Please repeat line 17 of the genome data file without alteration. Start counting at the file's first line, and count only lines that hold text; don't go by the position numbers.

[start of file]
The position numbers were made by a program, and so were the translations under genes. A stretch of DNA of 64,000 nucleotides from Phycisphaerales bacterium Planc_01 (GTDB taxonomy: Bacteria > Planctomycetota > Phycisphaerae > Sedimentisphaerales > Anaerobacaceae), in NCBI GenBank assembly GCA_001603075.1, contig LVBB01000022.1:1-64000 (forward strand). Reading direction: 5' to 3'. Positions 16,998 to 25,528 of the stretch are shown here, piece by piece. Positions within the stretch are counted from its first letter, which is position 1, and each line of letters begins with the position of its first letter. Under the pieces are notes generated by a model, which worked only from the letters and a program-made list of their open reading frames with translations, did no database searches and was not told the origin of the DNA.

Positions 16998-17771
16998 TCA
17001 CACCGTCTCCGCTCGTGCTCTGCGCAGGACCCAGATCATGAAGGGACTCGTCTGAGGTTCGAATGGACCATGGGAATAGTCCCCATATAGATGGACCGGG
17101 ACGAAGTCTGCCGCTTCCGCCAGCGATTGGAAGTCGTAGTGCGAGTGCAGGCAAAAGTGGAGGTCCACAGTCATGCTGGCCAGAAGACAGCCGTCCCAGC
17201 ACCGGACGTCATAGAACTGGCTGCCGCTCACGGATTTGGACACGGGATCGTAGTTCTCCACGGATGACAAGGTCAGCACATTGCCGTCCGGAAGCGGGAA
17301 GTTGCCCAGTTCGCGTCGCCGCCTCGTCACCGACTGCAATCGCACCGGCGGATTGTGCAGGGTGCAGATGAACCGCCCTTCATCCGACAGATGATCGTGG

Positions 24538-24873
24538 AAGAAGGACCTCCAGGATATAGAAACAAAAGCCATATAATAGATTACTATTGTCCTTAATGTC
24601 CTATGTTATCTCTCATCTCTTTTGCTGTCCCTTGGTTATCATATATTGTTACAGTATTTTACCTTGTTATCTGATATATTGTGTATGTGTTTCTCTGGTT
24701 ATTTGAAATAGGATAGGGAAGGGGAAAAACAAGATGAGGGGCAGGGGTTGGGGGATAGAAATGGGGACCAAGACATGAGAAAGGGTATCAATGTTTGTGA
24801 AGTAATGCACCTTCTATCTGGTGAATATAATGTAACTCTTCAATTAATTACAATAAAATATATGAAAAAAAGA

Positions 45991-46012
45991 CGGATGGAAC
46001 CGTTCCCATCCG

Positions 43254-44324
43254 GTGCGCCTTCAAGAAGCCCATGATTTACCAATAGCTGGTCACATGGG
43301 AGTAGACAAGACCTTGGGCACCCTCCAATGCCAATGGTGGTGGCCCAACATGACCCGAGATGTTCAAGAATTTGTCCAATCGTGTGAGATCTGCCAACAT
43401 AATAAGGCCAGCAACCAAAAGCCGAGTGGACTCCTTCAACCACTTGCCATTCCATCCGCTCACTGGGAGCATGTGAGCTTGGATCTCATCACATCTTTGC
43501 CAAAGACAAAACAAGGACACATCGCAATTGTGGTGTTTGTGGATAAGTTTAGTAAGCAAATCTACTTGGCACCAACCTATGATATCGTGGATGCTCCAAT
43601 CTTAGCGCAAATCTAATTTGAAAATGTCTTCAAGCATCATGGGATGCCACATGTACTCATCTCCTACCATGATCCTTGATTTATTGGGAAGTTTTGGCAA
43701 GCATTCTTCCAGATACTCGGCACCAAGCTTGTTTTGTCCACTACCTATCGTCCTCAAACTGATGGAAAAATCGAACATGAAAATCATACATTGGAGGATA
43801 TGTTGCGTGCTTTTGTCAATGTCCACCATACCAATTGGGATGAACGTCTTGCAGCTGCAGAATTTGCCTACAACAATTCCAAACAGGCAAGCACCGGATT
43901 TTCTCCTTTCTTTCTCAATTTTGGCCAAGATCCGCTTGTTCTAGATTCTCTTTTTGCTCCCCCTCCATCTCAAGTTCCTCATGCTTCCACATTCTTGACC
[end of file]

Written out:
43254 GTGCGCCTTCAAGAAGCCCATGATTTACCAATAGCTGGTCACATGGG